*100W element? Sure. Just have to use up the battery in 3 calculators to figure out which one you need.*

I'll send you my solar powered calculator. I don't know how to use it..

Who needs a calculator? P = E^2 / R. Assuming you're using a water heating element (or a good fan on a space heater) so R doesn't vary too much with temperature:

(70^2) / R = 100; (120^2)/R = rating. (E^2)/R = P

(70^2)/100 = R = (120^2)/rating multiply both sides by R, divide both

by W. Brings out R, so equate.

rating*(70^2) = 100*(120^2) Drop extra "R". Multiply both sides

by rating and desired power to bring

them above the division bar.

rating = 100 * (120^2) / (70^2) Divide both sides by (70^2) to get

"rating" to stand alone.

rating = 100 * (120 * 120) / (70 * 70) Expand squares.

rating = 100 * (12*12) / (7*7) Divide top and bottom of ratios

by 10 to get rid of extra zeros.

rating = 100 * 144/49 Do the multiplies for the squares.

rating = 100 * 288/98 Double top and bottom of ratio to

get the denominator close to a

round number.

rating ~ 100 * 294/100 Adjust top and bottom up by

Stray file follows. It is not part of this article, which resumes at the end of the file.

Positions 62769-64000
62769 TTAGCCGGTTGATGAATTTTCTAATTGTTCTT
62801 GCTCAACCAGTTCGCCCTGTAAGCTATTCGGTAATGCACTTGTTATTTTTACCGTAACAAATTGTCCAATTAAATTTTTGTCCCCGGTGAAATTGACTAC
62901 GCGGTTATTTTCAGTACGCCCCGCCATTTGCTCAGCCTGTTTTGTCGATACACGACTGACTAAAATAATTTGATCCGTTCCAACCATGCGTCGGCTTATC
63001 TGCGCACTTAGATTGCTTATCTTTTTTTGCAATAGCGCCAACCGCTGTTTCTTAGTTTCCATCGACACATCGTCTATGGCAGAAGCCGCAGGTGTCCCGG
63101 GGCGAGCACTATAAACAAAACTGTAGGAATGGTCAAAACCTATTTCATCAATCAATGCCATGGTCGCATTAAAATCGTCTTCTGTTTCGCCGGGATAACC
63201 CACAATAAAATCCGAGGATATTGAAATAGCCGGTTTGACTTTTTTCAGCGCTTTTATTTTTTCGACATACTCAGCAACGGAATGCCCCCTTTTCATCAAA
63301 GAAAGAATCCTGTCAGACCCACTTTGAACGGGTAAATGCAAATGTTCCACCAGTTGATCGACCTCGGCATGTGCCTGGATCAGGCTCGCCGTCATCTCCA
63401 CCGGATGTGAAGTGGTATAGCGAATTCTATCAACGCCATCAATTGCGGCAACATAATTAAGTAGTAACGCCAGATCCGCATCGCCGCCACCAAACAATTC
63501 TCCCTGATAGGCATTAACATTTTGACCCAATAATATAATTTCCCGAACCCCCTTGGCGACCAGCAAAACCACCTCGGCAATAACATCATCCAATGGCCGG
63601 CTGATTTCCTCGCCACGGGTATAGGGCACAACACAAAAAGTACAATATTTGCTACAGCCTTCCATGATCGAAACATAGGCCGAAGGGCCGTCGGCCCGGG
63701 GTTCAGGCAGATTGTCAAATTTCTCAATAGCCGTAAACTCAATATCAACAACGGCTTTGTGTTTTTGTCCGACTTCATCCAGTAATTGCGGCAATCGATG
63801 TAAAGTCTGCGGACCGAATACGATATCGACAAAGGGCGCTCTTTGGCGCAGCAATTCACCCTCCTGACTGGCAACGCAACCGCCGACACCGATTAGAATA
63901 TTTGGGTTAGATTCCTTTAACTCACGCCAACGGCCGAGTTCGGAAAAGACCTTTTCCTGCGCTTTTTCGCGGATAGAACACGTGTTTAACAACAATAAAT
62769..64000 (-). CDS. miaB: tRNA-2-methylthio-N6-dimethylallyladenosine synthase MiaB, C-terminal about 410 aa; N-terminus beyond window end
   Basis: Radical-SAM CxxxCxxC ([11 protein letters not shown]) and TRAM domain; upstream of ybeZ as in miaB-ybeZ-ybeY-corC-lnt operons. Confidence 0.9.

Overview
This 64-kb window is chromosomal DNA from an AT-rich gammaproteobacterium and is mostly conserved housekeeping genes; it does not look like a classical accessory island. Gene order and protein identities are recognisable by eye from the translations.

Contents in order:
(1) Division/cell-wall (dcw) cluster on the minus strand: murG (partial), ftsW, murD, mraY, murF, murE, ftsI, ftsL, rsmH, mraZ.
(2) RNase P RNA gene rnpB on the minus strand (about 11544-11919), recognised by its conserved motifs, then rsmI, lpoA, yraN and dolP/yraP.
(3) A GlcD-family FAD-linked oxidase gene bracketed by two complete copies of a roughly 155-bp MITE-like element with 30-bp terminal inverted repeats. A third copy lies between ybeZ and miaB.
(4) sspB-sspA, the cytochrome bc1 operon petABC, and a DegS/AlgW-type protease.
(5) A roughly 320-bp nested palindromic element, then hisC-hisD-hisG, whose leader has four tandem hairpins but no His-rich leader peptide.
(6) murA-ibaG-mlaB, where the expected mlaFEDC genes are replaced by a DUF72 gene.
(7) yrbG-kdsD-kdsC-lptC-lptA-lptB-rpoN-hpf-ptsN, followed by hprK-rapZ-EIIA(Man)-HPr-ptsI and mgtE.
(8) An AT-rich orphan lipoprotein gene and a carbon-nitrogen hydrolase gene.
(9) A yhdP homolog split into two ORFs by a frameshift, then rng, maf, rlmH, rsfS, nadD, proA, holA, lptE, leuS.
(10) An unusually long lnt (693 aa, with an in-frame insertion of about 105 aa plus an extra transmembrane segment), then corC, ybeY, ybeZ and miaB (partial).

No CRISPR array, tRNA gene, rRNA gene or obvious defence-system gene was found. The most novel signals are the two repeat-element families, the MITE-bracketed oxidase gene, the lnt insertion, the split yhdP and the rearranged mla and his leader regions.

about 2% to get to a round

number. (A calculator would have

gotten 293.8775510. To three

significant figures (i.e. more than

we really have) that's dead on.)

Cancel the 100s and you get 294, which is within 2% of 300.

300W isn't a typical value for heating stuff (though you could parallel three 100W devices). But 250 is, and it's only low by about 16%. If you're using something that heats up a lot (like a lamp or a hot-wire space heater element) it will be running cool and have a substantially lowered resistance, so a 250W nominal device might actually pull closer to your desired 100 watts than the 83 you'd expect from assuming the resistance is the same under a factor-of-three power drop.